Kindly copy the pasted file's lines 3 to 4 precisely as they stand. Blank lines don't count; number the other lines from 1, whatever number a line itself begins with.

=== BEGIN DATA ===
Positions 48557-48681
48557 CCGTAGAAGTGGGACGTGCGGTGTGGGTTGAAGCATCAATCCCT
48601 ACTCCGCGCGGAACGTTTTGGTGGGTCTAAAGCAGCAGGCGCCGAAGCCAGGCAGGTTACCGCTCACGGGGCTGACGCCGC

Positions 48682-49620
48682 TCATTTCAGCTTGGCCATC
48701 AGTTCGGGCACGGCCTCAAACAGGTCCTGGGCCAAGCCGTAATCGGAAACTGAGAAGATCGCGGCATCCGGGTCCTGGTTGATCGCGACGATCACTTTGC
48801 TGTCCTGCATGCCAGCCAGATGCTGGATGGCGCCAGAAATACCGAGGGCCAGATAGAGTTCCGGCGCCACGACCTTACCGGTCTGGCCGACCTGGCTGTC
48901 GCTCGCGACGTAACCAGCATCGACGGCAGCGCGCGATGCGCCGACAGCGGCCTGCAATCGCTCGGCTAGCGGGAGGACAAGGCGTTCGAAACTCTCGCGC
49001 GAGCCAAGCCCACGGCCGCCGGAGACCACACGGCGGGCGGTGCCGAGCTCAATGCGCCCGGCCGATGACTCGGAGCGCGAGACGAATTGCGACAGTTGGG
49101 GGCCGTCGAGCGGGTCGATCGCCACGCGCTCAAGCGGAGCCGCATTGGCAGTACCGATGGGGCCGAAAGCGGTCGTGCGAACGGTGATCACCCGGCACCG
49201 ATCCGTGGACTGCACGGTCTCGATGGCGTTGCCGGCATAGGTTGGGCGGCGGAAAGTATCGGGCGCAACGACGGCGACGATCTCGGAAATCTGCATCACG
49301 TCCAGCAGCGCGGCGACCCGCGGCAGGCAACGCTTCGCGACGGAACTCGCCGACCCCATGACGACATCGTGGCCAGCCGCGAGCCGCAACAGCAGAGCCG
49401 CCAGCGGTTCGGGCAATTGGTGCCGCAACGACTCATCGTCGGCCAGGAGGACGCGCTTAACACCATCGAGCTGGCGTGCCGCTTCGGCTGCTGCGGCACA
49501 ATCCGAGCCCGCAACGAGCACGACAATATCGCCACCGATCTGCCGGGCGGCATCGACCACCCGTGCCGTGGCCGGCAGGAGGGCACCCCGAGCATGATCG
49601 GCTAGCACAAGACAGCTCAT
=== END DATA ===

48601 ACTCCGCGCGGAACGTTTTGGTGGGTCTAAAGCAGCAGGCGCCGAAGCCAGGCAGGTTACCGCTCACGGGGCTGACGCCGC

Positions 48682-49620